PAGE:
More from the county staff report:

In addition to the previously submitted concerns from the Summerwalk Condo Association, a new comment has been submitted regarding the project having changed in 2019 to a commitment of 100% affordable units on site. The Association notes that the previous proposal of a mixed income housing development would better serve the needs of the entire community and instill a greater sense of equality within the neighborhood. The Association also notes concerns that the project being 100% affordable will make the surrounding area less desirable.

In response, county staff assert that the parking ratio is in line with existing parking policies, while the project “meets multiple affordable housing goals, including units in close proximity to transit.” It also “provides an opportunity for a mixed-income neighborhood as most nearby developments are predominately market-rate,” staff wrote.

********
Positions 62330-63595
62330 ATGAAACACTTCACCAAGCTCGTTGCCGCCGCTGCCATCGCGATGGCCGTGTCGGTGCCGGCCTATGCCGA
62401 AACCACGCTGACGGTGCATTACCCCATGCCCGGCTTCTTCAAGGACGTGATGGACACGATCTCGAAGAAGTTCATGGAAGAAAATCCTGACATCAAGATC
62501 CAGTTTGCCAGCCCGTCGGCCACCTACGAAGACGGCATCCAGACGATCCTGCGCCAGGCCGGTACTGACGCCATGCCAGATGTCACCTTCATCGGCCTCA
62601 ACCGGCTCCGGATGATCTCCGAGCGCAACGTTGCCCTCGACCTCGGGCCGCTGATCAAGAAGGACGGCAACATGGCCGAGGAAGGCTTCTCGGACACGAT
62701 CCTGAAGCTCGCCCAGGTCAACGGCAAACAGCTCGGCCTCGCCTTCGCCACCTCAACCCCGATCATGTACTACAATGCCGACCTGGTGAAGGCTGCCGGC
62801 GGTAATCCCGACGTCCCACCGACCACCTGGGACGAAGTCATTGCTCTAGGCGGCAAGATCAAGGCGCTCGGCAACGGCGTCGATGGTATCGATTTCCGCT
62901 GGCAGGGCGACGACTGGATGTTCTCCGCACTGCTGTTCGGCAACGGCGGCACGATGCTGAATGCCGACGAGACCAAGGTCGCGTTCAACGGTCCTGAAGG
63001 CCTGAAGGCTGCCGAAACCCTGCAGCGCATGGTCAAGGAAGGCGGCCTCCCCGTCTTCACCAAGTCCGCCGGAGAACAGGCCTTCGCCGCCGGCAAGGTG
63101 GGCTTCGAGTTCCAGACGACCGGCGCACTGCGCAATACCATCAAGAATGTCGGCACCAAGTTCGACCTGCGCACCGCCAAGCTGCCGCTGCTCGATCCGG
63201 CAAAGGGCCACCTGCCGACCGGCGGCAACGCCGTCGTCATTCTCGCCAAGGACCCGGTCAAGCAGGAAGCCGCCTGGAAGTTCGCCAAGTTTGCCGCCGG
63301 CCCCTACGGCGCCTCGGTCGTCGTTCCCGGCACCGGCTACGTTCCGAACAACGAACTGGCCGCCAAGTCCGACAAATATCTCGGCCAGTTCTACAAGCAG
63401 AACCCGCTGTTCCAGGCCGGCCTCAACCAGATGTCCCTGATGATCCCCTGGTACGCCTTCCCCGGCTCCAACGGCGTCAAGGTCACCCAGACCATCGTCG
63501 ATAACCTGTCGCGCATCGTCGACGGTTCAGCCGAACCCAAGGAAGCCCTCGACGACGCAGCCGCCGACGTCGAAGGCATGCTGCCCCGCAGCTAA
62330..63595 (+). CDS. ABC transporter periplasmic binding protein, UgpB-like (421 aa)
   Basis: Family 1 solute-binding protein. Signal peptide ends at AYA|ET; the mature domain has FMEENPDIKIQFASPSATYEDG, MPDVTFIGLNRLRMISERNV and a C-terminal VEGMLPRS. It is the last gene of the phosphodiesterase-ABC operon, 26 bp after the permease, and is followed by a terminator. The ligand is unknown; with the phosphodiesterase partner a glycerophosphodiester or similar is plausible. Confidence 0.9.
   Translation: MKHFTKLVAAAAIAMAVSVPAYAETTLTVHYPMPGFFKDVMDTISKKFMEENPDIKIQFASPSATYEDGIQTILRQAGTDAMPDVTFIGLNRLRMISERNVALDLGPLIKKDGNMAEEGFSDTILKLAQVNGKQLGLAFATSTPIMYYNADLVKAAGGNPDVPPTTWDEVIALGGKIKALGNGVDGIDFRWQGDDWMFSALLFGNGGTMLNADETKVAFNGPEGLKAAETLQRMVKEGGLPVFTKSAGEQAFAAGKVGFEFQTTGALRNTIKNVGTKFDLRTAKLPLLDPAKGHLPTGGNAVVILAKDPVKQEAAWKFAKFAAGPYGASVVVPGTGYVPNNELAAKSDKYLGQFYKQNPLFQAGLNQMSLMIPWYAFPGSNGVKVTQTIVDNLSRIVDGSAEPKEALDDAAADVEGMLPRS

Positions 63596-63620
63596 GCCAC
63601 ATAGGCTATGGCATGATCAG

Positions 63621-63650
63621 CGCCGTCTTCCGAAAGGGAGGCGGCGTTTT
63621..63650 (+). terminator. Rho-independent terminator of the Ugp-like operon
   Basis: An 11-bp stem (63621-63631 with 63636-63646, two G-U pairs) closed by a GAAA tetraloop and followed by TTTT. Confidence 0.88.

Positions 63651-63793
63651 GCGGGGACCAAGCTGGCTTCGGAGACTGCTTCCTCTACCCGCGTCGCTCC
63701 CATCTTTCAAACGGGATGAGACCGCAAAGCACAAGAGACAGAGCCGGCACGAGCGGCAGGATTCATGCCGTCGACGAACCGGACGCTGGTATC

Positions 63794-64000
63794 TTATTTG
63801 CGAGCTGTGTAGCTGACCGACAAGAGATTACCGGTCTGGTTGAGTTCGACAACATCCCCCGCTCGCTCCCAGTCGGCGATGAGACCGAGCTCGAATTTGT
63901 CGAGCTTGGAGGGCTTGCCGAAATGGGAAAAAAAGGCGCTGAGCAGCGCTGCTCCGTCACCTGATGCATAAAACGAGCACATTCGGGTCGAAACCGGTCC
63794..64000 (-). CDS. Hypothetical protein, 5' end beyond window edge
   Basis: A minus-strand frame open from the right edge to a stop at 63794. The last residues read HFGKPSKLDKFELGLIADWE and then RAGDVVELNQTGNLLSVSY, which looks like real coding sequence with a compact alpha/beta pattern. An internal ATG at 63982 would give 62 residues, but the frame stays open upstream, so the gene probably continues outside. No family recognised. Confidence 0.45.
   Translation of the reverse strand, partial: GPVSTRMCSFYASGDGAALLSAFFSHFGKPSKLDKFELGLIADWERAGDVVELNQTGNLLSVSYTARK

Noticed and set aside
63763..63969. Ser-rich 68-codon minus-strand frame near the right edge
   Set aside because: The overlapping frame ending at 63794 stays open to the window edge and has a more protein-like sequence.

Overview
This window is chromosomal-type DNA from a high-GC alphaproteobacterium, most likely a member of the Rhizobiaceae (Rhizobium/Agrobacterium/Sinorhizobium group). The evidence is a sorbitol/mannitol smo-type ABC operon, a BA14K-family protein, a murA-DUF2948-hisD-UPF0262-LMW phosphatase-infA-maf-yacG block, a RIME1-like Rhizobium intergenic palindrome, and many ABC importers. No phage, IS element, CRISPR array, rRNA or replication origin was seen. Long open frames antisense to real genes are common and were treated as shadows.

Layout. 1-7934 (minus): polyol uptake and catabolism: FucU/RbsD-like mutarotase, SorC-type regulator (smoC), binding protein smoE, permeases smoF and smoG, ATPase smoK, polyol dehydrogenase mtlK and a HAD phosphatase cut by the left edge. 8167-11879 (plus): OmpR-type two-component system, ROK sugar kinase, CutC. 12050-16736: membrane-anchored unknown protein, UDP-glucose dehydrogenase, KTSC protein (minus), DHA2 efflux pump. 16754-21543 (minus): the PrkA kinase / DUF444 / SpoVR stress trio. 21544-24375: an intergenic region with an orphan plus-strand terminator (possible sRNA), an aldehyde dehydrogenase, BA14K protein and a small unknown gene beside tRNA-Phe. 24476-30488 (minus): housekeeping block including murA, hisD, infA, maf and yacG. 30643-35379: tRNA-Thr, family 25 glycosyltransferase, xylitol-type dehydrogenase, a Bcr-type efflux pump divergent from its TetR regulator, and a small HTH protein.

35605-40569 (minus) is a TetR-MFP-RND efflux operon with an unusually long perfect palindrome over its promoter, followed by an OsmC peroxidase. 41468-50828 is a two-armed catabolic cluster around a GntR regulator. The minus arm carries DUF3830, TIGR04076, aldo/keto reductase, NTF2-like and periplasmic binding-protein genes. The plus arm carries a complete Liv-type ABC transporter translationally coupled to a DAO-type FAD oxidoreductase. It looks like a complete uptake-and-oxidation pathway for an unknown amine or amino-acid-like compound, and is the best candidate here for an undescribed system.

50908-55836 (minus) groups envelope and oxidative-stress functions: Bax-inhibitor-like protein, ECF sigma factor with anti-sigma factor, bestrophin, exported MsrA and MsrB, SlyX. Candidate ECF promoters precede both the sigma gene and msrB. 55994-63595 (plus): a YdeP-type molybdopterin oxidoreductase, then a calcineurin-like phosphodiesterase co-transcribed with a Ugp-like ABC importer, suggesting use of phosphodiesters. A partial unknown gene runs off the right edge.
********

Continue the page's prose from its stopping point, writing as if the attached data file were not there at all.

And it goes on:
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The empty Red Cross building (4333 Arlington Blvd) in Buckingham will come down in a few weeks to make way for a new apartment building called The Cadence.

The building, developed by Wesley Housing Development Corporation, will have 97 units, all set aside for low- and moderate-income households. It is part of a complex that includes 19 nearly complete market-rate townhouses a stone’s throw away.

Local officials, project financiers and construction company representatives gathered for a socially distanced groundbreaking on Tuesday afternoon at the site in Buckingham. The event also commemorated renovations that will begin next year on the neighboring complexes, Whitefield Commons and Knightsbridge apartments, which Wesley also operates for low-income residents.

“The cadence that we set has changed tempo a few times, from where we were to where we are going, but we’re still moving ahead and at this point, we see no reason that we won’t stick the rest of the schedule going forward,” quipped Shelley Murphy, President and CEO of Wesley Housing.

Mark Weisner, the president of Bozzuto Construction Company, which is building The Cadence apartment building, said his company has “a lot of work to do in the next 24 months,” when the building is set to open its doors to renters.